Holy Land Christians Dwindling as Hostility Intensifies
Hostility against Christians is intensifying in the land that gave birth to Jesus and to the religion that claims more than 2.1 billion adherents.
|PIC1|Hostility against Christians is intensifying in the land that gave birth to Jesus and to the religion that claims more than 2.1 billion adherents.
Reports indicate that an increasing number of Christians in the Holy land, particularly in the Palestinian territories, are emigrating to look for a better life, leaving behind a small minority of Holy Land Christians amongst Muslims and Jews.
"[Christians] are suffering from both Islamic extremists and Israeli security concerns," Canon Andrew White, a former Middle East envoy for the Archbishop of Canterbury, told Reuters Tuesday.
"The world has got to wake up to the reality of what is going on and not just view it as a political matter, taking one side or another, and realise that Christians are the people caught in between," White said.
Christians made up the majority of the Holy Land when Islam began to rise in the 7th century and decreased their numbers to about 20 percent of the population up until a century ago, according to Reuters.
Today the Christian population has dwindled to about 50,000 Christians in the Palestinian territories (about 1.5 percent of the population) and about 100,000 Christians in Israel (approximately two percent).
|PIC2|Samir Qumsieh, a Palestinian-Christian businessman is fearful of the consequence of Christians leaving the Holy Land.
"If the situation continues, the Church of the Holy Sepulchre and the Church of the Nativity will become cold, empty museums," said Qumsieh, referring to two of the holiest Christian shrines, according to Reuters.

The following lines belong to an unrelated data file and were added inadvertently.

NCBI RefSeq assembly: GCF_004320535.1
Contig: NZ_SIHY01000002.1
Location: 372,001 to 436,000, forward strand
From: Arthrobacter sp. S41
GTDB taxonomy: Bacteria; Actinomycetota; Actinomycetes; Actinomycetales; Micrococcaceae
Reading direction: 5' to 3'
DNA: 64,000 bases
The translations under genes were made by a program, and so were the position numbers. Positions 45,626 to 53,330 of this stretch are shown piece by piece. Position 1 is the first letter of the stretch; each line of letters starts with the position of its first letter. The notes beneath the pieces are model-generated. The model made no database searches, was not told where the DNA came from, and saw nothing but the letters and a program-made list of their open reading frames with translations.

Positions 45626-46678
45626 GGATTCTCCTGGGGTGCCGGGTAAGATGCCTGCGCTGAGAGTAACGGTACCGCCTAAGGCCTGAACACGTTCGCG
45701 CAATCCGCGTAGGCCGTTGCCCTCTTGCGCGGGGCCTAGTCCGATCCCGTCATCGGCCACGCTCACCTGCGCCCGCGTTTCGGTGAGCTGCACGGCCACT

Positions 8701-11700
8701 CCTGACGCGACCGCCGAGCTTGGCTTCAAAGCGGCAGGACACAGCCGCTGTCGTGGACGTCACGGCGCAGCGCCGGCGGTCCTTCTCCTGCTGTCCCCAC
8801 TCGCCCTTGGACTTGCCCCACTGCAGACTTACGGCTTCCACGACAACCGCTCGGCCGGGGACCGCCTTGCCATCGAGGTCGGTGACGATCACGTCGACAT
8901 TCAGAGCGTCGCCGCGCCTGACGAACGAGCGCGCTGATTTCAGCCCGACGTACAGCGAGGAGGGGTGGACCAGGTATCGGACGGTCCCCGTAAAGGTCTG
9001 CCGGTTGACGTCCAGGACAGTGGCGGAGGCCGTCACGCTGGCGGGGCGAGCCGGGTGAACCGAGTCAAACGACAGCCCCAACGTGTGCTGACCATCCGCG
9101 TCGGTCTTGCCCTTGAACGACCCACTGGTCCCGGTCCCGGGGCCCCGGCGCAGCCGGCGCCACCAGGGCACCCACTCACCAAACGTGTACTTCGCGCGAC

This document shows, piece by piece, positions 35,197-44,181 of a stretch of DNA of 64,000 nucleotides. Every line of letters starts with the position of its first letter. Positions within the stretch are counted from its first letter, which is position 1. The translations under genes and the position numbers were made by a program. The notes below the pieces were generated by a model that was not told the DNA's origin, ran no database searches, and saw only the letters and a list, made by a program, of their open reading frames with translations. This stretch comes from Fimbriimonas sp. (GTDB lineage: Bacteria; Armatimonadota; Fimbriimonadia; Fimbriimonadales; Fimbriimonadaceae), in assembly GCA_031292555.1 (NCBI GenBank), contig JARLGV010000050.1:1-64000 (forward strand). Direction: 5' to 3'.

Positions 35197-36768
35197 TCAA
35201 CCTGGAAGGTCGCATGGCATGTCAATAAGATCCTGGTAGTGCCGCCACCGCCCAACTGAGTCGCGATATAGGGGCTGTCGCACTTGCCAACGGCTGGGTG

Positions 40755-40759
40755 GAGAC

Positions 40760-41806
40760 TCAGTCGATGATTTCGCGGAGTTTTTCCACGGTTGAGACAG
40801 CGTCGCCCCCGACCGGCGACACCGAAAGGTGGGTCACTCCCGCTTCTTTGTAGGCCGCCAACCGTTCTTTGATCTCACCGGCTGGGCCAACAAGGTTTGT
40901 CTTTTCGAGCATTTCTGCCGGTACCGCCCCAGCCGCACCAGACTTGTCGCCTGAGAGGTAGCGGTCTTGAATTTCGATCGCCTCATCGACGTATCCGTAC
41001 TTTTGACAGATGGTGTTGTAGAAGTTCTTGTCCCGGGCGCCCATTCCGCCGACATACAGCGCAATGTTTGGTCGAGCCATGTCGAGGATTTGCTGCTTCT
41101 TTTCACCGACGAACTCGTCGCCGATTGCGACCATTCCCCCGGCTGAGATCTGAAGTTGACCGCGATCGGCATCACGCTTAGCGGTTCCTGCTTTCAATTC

Estimates suggest that about 1,000 Christians a year are leaving their homeland.
Reasons for Christians leaving the Holy Land include the migration of educated, middle-class Christian population in response to violence by Arab-Israeli wars in the 20th century, corruption and lawlessness, and persecution.
Recent harassment of Christians include the beating of a 76-year-old Greek Orthodox monk, the twice firebombed parish school in the West Bank city of Ramallah, and graphic graffiti found on monastery property depicting nuns being raped last year.
In Gaza, the Palestinian Bible Society bookstore was bombed by unidentified militants on Feb. 3 using two small pipe bombs which destroyed the steel and glass doors. The bookstore was reopened on Apr. 3 after a five-week-long closure in response to threats to bomb the building, reported the pastor of Gaza Baptist Church, Hanna Massad, to Open Doors USA. Massad’s wife is the Bible Society bookstore’s director.
The Rev. Frank T. Griswold, presiding bishop of the Episcopal Church, has voice his concern about the situation of Christians in the Holy Land this week.
|TOP|“This year, on this Good Friday, I am particularly mindful that our focus turns on Jerusalem where Jesus becomes the fulfillment of God’s promises to us,” Griswold said in a statement released on Wednesday.
“As I read and watch news accounts of the deteriorating political situation unfolding in the City of Peace and throughout the Holy Land, I am fearful that an impending humanitarian tragedy is unfolding,” he continued. “Regardless of one's political views, we are all called to respond to human suffering, and to take all necessary measures to alleviate and prevent any tragedy wherever possible.”
The bishop concluded with a plea to government bodies and the Church membership to help provide the necessary aid to those suffering for the “deteriorating political situation."
Prayers were also requested for peace and reconciliation of the “ongoing and devastating conflict.”
Christian Today Correspondent